The Catholic community in the Philippines is taking a bold move of speaking up and sparking the difficult but important diallogue on climate change, this time in the business sector.
Faith-based action on environmental concerns has been a landmark stance on Pope Francis, unsurprisingly being one of the most revolutionary leaders that the church had in recent times, urging the faithful in a 2015 encyclical called ‘Laudato Si’ – Latin for ‘Praise be to You’ – to take ‘swift and unified global action.’ against pressing matters of global warming. Irresponsible consumerism and development and environmental degradation.
In the Philippines, a group called the ‘Living Laudato Si’ movement has been mobilized in response to this call. During the annual stockholders’ meeting earlier this year, religious and clergy representing Catholic depositors and stakeholders of local banks stepped up to the mic and squarely questioned the financial institutions’ lending policies to contentious industries such as coal-fed energy and mining.
The group acknowledged important moves such as BDO Unibank’s funding of 34 sustainable energy finance (SEF) projects worth P36.9 billion, comprising 285 megawatts of hydropower, 139 MW of biomass energy, 93 MW of solar and 62 MW of wind energy. China Bank, a sister company under the SM Group, reported it had issued P7 billion of loans for energy access and has finance P7.2 billion for renewable energy development. Ayala’s Bank of the Philippine Islands, meanwhile, reported P9.67 billion for SEF projects, with cumulative disbursements amounting to P52.7 billion.
The crux lies however, in continuing ‘dirty investments’ such as funding coal plants. On its website, the movement bares that despite the passage of the Renewable Energy Act of 2008, the share of renewables in the country’s intalled generating capacity has actually decreased from 35 percent in 1997 to 32 percent in 2017.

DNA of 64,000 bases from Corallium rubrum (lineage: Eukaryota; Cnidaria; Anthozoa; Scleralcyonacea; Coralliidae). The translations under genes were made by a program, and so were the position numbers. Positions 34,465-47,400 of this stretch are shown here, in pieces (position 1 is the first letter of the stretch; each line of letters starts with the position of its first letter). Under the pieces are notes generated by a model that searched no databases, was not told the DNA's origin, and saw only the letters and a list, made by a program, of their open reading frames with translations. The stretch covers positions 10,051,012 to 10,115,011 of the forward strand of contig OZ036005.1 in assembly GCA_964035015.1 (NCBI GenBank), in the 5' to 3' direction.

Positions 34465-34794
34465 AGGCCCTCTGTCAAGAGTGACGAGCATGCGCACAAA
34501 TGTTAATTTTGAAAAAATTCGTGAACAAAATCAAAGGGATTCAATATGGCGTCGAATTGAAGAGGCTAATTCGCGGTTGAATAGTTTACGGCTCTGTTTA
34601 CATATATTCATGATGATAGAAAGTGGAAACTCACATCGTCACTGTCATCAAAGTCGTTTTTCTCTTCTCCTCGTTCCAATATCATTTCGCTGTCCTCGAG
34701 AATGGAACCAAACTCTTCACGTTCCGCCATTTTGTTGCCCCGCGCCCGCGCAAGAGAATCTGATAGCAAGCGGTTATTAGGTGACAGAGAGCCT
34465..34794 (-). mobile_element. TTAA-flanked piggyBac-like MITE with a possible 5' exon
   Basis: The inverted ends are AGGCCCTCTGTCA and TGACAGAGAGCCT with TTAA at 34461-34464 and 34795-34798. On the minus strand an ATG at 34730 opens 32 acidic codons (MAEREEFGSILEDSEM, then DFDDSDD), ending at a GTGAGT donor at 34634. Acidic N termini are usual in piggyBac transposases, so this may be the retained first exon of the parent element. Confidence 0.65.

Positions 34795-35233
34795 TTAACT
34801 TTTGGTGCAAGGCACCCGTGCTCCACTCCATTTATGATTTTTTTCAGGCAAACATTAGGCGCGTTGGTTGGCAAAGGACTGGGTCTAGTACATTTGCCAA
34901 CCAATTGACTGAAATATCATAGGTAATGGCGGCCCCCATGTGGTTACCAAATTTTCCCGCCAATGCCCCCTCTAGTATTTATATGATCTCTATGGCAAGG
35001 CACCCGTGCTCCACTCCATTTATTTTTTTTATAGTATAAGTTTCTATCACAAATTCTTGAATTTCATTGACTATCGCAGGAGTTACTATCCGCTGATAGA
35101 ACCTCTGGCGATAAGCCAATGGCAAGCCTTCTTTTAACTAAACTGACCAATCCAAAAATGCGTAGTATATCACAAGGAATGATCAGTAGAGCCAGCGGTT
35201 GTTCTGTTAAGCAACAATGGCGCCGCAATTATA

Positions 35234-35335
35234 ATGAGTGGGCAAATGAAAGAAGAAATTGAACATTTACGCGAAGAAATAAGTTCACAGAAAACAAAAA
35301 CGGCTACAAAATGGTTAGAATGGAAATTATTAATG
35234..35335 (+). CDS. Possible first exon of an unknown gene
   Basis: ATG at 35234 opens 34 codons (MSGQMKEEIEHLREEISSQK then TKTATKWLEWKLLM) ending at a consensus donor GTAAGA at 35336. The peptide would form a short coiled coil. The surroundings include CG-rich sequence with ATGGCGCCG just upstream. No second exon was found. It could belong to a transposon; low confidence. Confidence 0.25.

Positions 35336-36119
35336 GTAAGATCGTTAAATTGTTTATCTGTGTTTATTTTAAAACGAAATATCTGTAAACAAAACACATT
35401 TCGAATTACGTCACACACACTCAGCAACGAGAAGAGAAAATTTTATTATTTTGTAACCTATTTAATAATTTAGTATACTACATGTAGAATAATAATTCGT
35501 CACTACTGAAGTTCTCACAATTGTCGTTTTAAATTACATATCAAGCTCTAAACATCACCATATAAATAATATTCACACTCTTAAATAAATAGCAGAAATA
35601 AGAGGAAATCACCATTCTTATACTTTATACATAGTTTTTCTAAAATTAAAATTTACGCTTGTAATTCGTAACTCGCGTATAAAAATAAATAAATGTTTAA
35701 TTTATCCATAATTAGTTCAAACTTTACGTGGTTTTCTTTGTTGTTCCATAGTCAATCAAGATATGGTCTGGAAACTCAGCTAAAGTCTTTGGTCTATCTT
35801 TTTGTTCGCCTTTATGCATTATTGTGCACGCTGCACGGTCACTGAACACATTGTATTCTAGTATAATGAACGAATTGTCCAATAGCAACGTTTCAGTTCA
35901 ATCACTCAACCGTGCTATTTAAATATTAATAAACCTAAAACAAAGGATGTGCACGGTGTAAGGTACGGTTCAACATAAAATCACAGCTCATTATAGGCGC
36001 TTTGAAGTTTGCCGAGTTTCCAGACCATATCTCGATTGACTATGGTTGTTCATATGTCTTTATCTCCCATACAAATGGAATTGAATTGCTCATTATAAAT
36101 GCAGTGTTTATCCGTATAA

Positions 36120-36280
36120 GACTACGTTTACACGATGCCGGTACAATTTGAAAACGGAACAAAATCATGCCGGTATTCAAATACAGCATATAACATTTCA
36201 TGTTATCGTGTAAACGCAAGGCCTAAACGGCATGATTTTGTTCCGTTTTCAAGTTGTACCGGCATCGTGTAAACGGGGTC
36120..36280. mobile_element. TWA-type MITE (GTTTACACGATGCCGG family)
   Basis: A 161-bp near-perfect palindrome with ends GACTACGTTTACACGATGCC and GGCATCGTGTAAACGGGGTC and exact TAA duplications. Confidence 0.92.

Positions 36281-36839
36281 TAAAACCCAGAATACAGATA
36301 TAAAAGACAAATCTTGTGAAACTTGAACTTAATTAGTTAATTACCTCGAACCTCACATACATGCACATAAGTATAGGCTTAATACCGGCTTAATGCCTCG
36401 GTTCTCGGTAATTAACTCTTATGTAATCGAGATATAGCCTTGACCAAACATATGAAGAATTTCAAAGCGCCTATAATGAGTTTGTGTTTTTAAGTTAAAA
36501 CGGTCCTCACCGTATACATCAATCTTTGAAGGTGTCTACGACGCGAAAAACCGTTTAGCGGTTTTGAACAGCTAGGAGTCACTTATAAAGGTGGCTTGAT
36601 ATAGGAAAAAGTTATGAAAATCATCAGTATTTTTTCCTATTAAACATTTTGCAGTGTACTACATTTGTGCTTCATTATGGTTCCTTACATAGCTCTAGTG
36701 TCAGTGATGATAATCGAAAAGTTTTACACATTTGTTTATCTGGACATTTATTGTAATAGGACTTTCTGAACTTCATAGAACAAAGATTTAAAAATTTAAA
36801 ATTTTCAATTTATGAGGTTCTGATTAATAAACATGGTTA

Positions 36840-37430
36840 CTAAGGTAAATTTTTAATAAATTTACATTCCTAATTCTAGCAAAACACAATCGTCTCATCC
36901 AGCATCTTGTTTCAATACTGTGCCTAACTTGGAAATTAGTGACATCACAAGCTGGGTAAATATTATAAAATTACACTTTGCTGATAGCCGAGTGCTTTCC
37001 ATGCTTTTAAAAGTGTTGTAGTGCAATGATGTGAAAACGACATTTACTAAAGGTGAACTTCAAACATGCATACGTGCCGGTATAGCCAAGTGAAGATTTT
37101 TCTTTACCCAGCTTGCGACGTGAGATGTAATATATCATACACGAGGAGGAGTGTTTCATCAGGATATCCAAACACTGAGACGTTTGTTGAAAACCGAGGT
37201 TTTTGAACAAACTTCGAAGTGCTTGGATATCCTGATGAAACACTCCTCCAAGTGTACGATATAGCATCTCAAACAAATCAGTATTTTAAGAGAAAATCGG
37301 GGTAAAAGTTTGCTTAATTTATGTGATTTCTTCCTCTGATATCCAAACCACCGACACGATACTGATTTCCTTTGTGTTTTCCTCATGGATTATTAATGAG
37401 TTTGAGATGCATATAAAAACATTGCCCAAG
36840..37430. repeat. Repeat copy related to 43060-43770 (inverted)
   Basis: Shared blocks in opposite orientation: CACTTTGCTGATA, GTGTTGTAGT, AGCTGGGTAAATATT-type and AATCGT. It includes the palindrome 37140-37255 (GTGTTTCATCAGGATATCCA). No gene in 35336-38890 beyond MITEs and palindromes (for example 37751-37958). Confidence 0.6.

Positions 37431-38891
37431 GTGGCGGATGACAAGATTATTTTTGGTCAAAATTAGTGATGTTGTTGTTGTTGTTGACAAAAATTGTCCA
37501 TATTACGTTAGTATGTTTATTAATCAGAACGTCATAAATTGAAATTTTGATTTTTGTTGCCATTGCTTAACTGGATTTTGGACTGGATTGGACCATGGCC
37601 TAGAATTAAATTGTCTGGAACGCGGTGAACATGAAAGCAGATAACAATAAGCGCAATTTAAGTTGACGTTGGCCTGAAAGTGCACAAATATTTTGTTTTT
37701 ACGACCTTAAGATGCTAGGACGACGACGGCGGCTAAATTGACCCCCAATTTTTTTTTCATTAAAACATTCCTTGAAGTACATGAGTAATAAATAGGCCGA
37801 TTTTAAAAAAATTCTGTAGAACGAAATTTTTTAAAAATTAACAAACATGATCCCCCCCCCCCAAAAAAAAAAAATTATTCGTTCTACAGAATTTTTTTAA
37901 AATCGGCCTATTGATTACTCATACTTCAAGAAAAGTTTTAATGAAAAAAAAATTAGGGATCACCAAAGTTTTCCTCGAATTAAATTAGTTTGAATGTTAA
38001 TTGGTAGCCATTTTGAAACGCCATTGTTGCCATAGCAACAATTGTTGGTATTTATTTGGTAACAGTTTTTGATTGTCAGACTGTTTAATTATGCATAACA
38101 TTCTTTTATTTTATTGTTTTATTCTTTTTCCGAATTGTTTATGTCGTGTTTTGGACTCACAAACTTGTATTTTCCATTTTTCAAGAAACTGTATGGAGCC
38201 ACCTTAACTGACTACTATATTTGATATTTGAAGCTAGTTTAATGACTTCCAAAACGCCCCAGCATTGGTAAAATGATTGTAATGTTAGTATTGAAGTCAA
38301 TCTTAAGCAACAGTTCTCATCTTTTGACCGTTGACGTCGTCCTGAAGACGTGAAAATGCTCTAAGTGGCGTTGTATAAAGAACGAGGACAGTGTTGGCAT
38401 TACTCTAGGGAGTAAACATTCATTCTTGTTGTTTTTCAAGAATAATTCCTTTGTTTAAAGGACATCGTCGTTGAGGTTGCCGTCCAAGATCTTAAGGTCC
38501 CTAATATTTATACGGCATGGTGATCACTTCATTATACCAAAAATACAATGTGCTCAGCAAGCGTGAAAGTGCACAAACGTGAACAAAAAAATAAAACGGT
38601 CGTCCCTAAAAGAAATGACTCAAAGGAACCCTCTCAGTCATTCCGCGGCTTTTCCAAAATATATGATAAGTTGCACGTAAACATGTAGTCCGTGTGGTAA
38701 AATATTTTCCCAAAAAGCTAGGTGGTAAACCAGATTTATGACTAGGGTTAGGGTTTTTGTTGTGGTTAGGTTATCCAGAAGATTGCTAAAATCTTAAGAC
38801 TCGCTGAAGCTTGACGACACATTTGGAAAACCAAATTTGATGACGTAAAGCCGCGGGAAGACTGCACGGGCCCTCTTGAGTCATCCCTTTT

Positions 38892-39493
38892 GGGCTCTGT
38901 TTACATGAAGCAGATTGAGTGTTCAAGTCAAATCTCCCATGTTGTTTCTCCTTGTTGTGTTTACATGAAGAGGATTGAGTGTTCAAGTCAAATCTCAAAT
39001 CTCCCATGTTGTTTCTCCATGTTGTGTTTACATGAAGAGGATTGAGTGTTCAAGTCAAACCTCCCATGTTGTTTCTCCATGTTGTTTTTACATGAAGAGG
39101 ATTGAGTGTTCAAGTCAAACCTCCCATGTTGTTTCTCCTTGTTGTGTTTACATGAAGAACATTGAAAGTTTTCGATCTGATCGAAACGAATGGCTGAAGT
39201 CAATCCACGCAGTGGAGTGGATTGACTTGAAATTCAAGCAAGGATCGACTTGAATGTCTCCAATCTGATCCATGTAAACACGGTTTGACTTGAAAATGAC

These banks and others are among those poised to continue financing the construction of more than 20 coal-fired power plants and expanding existing ones in the next few decades such as those in Calaca, Batangas; Dinginin and Mariveles in Bataan; Kauswagan, Lanao del Norte; Masinloc, Zambales; and Pagbilao nad Mauban, Quezon.
“We do recognize that for the sake of socioeconomic development, a transition from fossil fuels to renewable energy cannot happen in the span of less than a year,” the group said. “A just transition would need to consider the job security of thousand of employees and meeting the energy deman in affected communities and establishments.”
“Nonetheless, the role of fossil fuels, especially coal, on climate change and environmental degradation has been repeatedly proven by reports of reputable international agencies,” it added.
The Intergovernmental Panel on Climate Change has warned that as early as 2030, climate change would become irreversible should countries maintain a “business-as-usual” attitude, which includes the burning of fossil fuels.
“By 2050, renewables must supply from around half to two-thirds of the world’s energy needs to prevent climate change from worsening further-a clean sign of the need to divest from fossil fuels,” it concluded. The question now is, will enough people listen?
By: Daxim L. Lucas